'Novak Djokovic's athleticism makes him...', says ATP player

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'Novak Djokovic's athleticism makes him...', says ATP player

Grigor Dimitrov maintained his strong record at the Rolex Monte-Carlo Masters on Thursday, defeating fourth seed Casper Ruud 6-3, 7-5 to reach the quarterfinals for the fourth time. The Bulgarian struck with controlled aggressiveness all over the Rainier III court, dipping deep behind the baseline at times to make big cuts on the ball as he dictated his groundstrokes to advance after one hour and 31 minutes.

"He was really looking forward to the match," Dimitrov said in his on-pitch interview. “I knew that if he did the right thing, good things would come of it. Casper is a great player on any surface. He has shown that over and over again at such a young age, which is nice to see.

I liked that matchup and wanted to see where he was physically and mentally. I just played and enjoyed the game." The World No. 29 has played some of his best tennis at the ATP Masters 1000 clay-court event in the past, reaching the quarter-finals in 2013 and 2015 and the semi-finals in 2018.

Dimitrov, who is making his ninth appearance in Monte Carlo, he also scored wins against 2014 champion Stan Wawrinka, the former World No.7 Fernando Verdasco and World No. 6 Matteo Berrettini in the tournament over the years.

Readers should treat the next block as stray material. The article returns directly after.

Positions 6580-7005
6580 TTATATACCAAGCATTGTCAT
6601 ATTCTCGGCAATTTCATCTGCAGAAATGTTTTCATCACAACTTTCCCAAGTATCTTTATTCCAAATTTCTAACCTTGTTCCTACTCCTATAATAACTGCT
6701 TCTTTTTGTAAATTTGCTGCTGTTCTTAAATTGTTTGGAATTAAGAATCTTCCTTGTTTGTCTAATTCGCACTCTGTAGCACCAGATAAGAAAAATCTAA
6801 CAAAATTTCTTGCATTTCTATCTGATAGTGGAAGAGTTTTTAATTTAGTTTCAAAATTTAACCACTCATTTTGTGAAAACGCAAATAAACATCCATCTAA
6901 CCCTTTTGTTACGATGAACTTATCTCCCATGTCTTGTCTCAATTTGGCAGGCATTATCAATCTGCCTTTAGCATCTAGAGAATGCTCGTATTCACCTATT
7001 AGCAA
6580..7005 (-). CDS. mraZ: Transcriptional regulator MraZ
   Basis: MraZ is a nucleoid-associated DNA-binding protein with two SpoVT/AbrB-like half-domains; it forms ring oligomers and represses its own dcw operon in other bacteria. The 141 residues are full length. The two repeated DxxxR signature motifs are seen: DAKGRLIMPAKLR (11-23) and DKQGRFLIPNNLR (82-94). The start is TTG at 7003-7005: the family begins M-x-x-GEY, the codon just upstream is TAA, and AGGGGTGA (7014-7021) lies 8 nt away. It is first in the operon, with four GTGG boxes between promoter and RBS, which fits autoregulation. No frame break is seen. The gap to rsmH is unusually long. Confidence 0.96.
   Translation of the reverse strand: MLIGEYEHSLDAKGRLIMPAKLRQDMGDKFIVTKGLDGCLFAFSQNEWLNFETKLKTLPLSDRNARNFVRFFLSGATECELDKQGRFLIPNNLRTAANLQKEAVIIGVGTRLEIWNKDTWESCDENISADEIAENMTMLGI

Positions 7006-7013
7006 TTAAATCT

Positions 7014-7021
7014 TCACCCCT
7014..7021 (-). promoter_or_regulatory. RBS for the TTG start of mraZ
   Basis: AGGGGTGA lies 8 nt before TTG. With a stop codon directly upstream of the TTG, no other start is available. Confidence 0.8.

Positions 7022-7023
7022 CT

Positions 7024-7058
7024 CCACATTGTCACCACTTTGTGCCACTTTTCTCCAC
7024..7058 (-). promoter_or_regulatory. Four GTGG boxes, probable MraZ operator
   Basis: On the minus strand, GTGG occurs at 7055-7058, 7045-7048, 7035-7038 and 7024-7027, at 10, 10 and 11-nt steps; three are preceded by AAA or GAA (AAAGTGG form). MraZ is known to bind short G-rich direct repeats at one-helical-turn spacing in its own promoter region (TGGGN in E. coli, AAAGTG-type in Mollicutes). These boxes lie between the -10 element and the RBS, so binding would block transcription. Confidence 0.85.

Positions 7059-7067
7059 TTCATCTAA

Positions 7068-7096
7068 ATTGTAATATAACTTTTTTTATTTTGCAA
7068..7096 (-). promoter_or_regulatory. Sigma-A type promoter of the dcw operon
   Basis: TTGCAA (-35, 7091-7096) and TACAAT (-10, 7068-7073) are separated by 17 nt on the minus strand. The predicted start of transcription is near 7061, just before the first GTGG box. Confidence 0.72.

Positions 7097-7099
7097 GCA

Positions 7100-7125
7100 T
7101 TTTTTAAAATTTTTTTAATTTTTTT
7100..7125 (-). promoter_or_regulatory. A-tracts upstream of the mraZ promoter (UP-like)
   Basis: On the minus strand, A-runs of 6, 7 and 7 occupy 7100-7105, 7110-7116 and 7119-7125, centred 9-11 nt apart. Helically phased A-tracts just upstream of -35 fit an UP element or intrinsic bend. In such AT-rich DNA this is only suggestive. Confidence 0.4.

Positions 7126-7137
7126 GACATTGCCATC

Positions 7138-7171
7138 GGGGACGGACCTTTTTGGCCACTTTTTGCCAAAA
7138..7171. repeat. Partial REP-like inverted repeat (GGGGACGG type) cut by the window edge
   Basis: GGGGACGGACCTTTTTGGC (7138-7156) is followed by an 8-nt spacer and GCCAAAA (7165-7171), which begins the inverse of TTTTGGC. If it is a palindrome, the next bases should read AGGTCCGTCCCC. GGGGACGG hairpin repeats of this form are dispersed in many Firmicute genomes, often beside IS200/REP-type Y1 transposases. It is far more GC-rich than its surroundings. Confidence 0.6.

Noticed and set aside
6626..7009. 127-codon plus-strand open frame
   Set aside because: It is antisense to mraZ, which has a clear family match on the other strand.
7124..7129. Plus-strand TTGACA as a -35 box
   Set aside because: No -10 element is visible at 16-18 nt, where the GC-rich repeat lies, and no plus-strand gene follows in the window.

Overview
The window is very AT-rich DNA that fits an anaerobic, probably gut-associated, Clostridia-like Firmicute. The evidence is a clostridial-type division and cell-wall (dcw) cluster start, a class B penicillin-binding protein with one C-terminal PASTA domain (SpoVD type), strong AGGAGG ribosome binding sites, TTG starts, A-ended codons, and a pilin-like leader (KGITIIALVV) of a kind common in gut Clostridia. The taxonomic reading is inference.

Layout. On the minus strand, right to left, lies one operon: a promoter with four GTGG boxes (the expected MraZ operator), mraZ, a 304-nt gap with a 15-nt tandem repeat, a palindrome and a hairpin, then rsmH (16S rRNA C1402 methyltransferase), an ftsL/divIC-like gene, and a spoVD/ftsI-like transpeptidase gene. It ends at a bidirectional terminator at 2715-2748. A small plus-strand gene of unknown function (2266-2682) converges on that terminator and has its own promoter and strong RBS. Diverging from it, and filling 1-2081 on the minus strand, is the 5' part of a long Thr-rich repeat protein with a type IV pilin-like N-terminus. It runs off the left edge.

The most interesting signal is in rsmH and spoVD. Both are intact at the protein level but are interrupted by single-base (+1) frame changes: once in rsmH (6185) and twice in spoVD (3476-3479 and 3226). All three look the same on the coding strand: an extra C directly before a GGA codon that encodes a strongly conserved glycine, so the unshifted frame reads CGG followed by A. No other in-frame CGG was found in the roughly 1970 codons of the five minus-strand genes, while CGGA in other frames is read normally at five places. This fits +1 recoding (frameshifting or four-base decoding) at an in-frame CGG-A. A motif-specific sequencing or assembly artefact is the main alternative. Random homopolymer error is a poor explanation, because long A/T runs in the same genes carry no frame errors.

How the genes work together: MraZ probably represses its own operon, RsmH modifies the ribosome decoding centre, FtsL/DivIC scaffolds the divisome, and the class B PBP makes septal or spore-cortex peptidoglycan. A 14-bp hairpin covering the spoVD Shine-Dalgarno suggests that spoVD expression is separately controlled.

"It's always tough this week because you're changing surfaces," Dimitrov added. During the conversation with ATP, Casper Ruud highlighted how Novak Djokovic's athleticism makes him impenetrable.

Nole has some splendid records

Casper Ruud recently explained the nuances of Novak Djokovic's tennis, pointing out how the Serb is extremely well-rounded and has a complete game.

"He (the Serb) plays a little bit differently from Rafa," Casper Ruud said. "He plays a little bit further in to the court and the thing with Novak is that his backhand is so pure and so good, that even though many clay-court players like Rafa like to push the backhand of their opponent because it’s tough with the high bounce, with the heaviness, Novak stands against it better than anybody else because he has such good control with his backhand.

Obviously he’s one of the best movers on Tour," Casper Ruud said. "He can get to certain balls and play defence like no other player, so I think that’s what makes him as tough as he is both on hard court and clay.

But on clay, he is able to step into the court and take those heavy shots that you try to play at him a little bit more on the rise and play it with good depth back to you.